MDHHS to Michigan schools: More COVID action needed as students, staff return after break

MDHHS urges vaccine clinics, universal masking amid omicron surge

FILE - In this Aug. 23, 2021, file photo, a student listens to the teacher's instructions at iPrep Academy on the first day of school in Miami. Tumbling COVID-19 case counts have some schools around the U.S. considering relaxing their mask rules, but deaths nationally have been ticking up over the past few weeks, some rural hospitals are showing signs of strain, and cold weather is setting in. (AP Photo/Lynne Sladky, File) (Lynne Sladky, Copyright 2021 The Associated Press. All rights reserved.)

Michigan’s health department is urging Michigan schools to double-down on preventative measures to limit the spread of COVID-19 as students and staff return to buildings after the holiday break.

The Michigan Department of Health and Human Services (MDHHS) and Michigan Department of Education (MDE) are sending a letter to superintendents with recommendations, intended to keep school buildings open and allow students and staff to return to school safely after winter break.

The guidance comes as Michigan set a new record for daily COVID cases on Wednesday, and the U.S. set a record for daily cases this week, as the omicron variant rapidly spreads.

About 20% of the 5-11 age group has at least one dose, About 45% of the 12-29 age group has at least one dose, and about 51% of the 16-19 age group has at least one dose. All three of those numbers are below the national average.

MDHHS continues to reinforce that vaccination remains the best public health measure to protect Michiganders from COVID-19. Children ages 5 and up are eligible to be vaccinated. Schools should encourage all who are eligible to receive a COVID-19 vaccine and booster dose, and where possible host vaccine clinics to facilitate access for students, families, teachers and staff.

The most effective way to prevent transmission within school buildings and reduce prolonged disruptions to in-person learning is to layer multiple prevention strategies as recommended by the national Centers for Disease Control and Prevention (CDC).

Related: ‘Just the beginning’: COVID cases expected to continue to rise in Michigan after holidays

“Our priority has remained keeping students safe,” said MDHHS director Elizabeth Hertel. “Children ages 5 and older now can get vaccinated. In addition to vaccination, we strongly recommend universal masking for students, teachers and staff. We have the tools to keep Michiganders safe, and we must continue to use them.”

Michigan’s health department is urging Michigan schools to double-down on preventative measures to limit the spread of COVID-19 as students and staff return to buildings after the holiday break.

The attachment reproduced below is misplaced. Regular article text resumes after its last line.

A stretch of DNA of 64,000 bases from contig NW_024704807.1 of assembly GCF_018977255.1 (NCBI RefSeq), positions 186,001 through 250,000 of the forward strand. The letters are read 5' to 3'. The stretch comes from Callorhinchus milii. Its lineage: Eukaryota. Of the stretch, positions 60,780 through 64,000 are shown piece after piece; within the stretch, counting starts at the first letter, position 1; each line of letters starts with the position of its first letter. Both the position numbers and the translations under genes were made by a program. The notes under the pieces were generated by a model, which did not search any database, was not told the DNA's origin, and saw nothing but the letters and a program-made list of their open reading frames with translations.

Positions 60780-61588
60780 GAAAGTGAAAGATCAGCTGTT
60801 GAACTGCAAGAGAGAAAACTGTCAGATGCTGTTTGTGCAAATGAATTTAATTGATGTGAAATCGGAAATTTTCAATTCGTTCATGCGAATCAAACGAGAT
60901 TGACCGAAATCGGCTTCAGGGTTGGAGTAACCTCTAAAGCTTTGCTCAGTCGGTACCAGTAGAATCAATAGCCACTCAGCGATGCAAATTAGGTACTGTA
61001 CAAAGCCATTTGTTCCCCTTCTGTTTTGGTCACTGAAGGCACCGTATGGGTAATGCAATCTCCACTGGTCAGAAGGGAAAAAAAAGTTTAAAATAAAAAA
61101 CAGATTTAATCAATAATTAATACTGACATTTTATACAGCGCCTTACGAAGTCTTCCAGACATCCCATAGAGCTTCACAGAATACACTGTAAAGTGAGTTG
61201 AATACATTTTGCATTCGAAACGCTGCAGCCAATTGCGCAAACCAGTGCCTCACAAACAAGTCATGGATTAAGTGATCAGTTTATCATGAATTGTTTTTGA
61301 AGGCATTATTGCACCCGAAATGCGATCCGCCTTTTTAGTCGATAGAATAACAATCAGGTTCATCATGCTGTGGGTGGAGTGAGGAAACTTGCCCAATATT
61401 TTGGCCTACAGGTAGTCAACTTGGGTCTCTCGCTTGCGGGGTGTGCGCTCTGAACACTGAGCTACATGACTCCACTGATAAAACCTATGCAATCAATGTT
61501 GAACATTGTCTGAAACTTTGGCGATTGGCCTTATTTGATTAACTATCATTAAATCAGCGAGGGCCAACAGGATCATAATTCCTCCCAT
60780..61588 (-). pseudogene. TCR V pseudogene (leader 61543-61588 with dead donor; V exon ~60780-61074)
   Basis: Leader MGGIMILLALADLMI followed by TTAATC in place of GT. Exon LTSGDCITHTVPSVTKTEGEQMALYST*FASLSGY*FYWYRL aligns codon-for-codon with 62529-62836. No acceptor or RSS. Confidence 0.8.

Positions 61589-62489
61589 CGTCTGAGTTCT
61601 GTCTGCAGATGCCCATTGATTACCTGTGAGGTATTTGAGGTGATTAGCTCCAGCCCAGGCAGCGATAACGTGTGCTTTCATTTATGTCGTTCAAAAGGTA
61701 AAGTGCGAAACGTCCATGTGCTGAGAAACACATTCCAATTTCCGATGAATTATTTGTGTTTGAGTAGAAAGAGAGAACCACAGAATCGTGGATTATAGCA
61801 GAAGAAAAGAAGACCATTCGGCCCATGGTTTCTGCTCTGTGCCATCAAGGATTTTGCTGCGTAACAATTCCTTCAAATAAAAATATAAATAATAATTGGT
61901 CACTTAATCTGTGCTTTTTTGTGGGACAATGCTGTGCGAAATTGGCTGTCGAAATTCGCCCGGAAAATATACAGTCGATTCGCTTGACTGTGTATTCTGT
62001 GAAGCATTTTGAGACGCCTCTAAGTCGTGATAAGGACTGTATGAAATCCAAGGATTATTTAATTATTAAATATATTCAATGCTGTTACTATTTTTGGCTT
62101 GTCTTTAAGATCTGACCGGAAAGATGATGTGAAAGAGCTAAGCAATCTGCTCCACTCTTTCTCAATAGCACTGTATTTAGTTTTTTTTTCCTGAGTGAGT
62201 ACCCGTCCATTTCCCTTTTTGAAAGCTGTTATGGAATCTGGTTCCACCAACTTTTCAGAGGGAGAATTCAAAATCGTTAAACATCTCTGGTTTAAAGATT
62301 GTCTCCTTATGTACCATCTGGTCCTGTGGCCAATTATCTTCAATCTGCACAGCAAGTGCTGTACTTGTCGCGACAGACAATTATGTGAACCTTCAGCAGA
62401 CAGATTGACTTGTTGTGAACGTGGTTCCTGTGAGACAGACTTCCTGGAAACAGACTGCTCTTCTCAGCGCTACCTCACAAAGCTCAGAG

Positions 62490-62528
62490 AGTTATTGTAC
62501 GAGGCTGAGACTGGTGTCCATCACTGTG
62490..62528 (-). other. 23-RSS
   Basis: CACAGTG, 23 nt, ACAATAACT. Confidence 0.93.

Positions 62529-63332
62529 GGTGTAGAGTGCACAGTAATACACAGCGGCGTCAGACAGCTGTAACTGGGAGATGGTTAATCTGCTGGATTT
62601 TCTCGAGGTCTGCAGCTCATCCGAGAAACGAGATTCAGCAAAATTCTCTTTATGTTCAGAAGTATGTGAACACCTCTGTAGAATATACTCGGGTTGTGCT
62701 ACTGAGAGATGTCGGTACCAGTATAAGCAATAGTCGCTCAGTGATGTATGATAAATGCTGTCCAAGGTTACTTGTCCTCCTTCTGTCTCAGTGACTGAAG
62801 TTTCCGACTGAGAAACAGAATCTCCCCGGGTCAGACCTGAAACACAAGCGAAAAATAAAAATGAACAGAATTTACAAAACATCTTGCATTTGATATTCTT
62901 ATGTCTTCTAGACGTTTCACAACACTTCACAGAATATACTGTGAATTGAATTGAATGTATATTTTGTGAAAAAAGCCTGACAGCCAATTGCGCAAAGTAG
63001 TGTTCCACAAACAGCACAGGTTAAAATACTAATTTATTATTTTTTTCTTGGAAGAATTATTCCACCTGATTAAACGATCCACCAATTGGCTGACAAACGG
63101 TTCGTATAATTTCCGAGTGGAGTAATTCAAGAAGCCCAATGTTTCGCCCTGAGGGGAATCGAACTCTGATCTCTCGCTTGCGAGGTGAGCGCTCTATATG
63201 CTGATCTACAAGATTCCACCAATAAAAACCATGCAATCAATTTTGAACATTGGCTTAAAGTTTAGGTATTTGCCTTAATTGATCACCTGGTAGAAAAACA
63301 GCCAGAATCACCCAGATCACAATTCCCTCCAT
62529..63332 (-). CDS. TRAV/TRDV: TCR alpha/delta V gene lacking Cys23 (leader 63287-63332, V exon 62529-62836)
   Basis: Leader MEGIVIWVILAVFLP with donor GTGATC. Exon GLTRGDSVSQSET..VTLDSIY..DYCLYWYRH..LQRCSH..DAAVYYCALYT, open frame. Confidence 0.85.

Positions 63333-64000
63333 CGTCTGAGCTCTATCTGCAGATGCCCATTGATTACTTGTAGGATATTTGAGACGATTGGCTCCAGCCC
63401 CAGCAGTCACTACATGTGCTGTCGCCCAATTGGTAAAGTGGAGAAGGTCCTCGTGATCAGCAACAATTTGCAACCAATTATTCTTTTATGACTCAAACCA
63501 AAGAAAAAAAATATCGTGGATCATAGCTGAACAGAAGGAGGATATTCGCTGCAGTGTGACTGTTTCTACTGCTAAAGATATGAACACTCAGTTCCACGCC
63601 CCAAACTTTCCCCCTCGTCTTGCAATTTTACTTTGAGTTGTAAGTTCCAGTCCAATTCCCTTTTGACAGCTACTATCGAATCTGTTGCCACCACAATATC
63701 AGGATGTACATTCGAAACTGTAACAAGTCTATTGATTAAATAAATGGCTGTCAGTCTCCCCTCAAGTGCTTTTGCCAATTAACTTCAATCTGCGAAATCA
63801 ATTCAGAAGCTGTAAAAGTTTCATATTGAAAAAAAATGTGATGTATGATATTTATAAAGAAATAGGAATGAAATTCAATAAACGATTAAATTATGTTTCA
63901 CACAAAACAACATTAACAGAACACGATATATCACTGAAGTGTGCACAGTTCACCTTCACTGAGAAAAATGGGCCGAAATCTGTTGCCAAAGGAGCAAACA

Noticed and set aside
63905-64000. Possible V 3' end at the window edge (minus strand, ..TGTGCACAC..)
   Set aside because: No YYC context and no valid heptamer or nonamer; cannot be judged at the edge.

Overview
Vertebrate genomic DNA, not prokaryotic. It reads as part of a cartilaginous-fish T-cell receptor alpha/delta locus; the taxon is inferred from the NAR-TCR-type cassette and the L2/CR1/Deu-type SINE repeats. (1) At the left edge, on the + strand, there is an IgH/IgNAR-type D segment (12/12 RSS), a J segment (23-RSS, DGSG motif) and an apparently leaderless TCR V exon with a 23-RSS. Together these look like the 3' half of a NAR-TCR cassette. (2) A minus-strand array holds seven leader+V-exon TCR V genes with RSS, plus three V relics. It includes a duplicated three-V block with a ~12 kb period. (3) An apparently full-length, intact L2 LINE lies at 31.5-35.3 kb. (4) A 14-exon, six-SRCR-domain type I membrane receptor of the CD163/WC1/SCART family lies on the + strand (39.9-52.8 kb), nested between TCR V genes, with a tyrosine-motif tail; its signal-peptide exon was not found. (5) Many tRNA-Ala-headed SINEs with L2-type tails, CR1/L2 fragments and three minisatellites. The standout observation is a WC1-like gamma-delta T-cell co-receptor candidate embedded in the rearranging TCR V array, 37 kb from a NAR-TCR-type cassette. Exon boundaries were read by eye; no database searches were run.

Indoor masking

The CDC and MDHHS strongly recommend universal indoor masking for all teachers, staff, students and visitors (age 2 and older), regardless of vaccination status. As Michigan remains in high community transmission, universal indoor masking is a critical prevention strategy for all school districts to allow students to maintain in-person learning. Mask use has been proven to substantially reduce transmission in school settings.

COVID-19 testing

MDHHS also recommends regular testing in all school settings. Frequent testing can help identify infected people, including those without symptoms who may be contagious, so measures can be taken to prevent further transmission or outbreaks. To support schools that incorporate COVID-19 testing into their safer school prevention plans, MDHHS is offering rapid antigen testing to K-12 schools through the MI Safe Schools Testing Program. To take advantage of this program, schools and school districts should follow this process when submitting rapid antigen test orders.

Schools can participate in the MI Backpack Program, which offers free at-home COVID-19 tests to students, their families, teachers, and school staff. School districts interested in participating in this program can fill out this form.

Avoiding large gatherings

As omicron variant cases are anticipated to increase in Michigan, it is important for all schools to review their planned activities for events and gatherings. MDHHS advises modifications to planned activities during and after school where the ability to maintain social distancing between people who live in different households cannot be maintained. Large gatherings (involving 100 or more people) should be held using remote technology or postponed, if not essential. Large gatherings would include events with large numbers of people from multiple households such as conferences or meetings, sporting events, and concerts.

Wearing masks, washing hands often, maintaining social distance wherever possible, and getting staff and students vaccinated all remain important safety measures. All prevention strategies provide some level of protection, and layered strategies implemented at the same time provide the greatest level of protection.

Related: 5 data points that show Michigan’s COVID-19 position heading into 2022

About the Author:

Ken Haddad is the digital content and audience manager for WDIV / He also authors the Morning Report Newsletter and various other newsletters. He's been with WDIV since 2013. He enjoys suffering through Lions games on Sundays in the fall.